Kent Law School offers a rare course not known to many and not available at every university: a Master’s by Research (LLMRes), which is the course I am on now. It’s a 12 month-course with a requirement for a 40,000 word thesis. You are treated as a doctoral student in training, and provided with two supervisors, to support your research on any topic of your choosing. I was attracted to the freedom of the LLMRes, both substantially and in terms of structure; as I had learned in my LLB that I learned and worked best alone. Further, this would provide me the chance to specialise in and further my understanding of specifically the areas of law that interested me, rather than have to be examined in mandatory modules I didn’t enjoy. This is not to say that this path is for everyone, nor that that it doesn’t hold its challenges.
With the freedom comes a lack of structure and an infinitely large amount of choice as to what to write about which can sometimes feel overwhelming. In my final year of my undergraduate degree, I was faced with the obstacle of coming up with an original, specific research proposal with a solid theoretical and methodological foundation. I had never undertaken such a task before, and the stress of my final year paired with my Master’s applications was difficult. But the community of professors both in KLS and other universities were very supportive in guiding me through the process, and I am very happy now that I have made it onto the degree.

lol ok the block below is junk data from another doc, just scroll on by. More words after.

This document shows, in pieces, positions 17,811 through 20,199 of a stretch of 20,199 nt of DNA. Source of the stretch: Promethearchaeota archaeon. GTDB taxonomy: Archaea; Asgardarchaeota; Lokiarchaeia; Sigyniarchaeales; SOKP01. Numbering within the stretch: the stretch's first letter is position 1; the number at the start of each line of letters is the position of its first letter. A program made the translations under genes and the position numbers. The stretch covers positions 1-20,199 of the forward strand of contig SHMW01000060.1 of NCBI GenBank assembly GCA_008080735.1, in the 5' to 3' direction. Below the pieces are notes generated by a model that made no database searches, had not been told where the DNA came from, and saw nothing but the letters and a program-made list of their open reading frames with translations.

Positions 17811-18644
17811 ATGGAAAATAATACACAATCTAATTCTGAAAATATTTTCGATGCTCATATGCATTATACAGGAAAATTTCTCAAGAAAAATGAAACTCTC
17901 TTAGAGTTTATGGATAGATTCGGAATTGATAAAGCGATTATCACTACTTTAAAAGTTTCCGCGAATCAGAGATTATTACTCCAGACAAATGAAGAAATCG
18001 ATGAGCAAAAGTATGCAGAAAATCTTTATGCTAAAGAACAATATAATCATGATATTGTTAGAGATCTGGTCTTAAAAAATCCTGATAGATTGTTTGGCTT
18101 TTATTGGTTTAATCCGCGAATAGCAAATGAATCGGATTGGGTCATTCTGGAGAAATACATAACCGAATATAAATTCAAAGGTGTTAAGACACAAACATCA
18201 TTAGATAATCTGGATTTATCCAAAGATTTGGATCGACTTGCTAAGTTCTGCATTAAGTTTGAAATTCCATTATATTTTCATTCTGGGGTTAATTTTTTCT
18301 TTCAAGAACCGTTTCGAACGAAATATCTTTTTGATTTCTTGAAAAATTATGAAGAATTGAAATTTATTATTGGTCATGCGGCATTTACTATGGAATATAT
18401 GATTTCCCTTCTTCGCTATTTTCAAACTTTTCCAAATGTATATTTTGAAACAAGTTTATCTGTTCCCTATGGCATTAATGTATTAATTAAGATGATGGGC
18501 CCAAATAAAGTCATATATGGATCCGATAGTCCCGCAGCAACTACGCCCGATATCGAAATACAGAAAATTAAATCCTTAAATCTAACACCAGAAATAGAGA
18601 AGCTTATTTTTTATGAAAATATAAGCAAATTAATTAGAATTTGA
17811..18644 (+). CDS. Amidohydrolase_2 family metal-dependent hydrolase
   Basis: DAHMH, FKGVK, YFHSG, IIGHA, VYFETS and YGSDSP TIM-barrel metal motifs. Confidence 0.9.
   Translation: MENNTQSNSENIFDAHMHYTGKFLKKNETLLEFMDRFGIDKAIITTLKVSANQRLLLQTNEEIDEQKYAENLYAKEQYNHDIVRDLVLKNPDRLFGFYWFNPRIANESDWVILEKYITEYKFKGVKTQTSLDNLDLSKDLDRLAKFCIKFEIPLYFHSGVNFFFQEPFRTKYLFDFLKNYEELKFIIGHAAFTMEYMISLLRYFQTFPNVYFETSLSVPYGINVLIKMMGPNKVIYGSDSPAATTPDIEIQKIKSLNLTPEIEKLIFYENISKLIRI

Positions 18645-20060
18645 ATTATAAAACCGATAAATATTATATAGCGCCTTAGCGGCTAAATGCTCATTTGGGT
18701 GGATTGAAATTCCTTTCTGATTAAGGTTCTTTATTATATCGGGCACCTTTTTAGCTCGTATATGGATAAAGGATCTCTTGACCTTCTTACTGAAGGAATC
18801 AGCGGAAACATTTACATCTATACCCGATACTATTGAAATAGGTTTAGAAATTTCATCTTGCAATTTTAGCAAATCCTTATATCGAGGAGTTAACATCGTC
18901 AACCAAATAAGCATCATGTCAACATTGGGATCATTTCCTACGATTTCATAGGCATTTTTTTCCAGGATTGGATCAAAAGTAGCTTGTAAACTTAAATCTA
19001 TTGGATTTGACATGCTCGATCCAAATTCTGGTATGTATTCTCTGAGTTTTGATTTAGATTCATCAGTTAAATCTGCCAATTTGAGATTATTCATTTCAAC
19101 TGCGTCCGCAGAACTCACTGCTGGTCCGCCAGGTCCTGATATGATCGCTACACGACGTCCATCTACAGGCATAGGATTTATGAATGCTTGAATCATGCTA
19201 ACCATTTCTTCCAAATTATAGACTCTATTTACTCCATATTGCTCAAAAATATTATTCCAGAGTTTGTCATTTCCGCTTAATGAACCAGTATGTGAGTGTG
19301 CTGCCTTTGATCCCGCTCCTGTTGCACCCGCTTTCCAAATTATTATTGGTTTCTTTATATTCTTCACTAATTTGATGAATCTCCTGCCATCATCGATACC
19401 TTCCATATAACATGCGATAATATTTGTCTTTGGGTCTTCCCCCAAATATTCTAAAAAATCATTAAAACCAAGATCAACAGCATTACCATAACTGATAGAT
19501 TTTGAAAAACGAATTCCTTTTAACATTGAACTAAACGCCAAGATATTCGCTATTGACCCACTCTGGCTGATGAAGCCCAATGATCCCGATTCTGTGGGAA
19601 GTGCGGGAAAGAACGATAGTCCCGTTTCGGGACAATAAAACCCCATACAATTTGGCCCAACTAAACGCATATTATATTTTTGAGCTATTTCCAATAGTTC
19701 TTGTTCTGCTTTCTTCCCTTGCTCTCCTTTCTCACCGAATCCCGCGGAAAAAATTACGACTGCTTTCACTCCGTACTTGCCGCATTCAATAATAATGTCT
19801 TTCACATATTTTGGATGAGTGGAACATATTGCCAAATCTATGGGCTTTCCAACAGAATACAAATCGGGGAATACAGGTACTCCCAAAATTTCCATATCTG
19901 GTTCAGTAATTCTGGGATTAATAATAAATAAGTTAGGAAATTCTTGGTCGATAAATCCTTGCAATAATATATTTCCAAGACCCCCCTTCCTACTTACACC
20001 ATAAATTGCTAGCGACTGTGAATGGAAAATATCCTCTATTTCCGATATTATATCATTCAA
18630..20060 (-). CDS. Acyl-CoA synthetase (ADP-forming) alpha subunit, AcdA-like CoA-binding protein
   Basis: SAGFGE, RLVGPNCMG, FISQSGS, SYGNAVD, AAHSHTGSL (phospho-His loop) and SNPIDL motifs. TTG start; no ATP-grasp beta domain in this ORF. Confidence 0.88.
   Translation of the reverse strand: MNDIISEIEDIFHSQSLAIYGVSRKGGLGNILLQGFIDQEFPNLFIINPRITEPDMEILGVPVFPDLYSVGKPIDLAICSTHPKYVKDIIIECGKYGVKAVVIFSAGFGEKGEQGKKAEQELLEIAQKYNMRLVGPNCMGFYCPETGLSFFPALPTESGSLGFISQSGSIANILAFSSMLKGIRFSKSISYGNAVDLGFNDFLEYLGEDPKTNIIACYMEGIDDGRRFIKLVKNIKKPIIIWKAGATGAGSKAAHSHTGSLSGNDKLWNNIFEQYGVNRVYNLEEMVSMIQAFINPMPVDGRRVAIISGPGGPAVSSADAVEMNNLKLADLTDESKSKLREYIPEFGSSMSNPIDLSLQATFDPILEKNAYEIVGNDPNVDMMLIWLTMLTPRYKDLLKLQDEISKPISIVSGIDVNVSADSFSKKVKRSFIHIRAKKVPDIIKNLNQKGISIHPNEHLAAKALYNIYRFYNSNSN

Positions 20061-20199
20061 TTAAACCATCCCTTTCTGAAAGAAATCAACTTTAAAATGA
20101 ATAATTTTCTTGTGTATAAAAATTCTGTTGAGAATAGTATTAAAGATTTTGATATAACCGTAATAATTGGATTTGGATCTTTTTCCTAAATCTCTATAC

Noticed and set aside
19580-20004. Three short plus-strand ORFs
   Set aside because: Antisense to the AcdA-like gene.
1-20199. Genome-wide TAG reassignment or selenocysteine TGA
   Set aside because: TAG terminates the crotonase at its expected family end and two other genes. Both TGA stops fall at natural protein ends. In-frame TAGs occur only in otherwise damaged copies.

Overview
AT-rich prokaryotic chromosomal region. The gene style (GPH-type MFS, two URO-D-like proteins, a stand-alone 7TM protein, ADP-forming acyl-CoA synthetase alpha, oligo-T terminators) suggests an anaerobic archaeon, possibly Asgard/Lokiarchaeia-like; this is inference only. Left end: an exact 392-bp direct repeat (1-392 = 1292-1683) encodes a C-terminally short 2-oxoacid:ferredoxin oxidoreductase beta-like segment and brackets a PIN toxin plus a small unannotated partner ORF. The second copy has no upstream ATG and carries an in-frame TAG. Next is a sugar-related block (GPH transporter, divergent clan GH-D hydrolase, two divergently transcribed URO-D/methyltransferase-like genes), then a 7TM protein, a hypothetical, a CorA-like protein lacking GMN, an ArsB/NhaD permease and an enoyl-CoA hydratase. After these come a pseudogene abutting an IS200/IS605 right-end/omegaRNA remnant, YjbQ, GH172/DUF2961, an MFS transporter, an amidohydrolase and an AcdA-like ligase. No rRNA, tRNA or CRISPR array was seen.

Our community of first year postgraduate researchers at KLS, includes two other LLMRes students, and around 13 starting their PhDs. Compared to graduates who go on to do taught LLMs, qualifying legal practice degrees, or go directly into a professional environment, academia is not such a well-known career path! Nevertheless, I have found myself surrounded by an intimate and supportive cohort of researchers with an astonishing range of ages, backgrounds, experiences and research interests. We are treated to exceptional opportunities reserved for postgraduate researchers, and I find myself rediscovering KLS from a different and more collaborative perspective than that of an undergraduate student. I have found the degree to be immensely fulfilling and stimulating so far, and I highly recommend any students interested to look into the programme.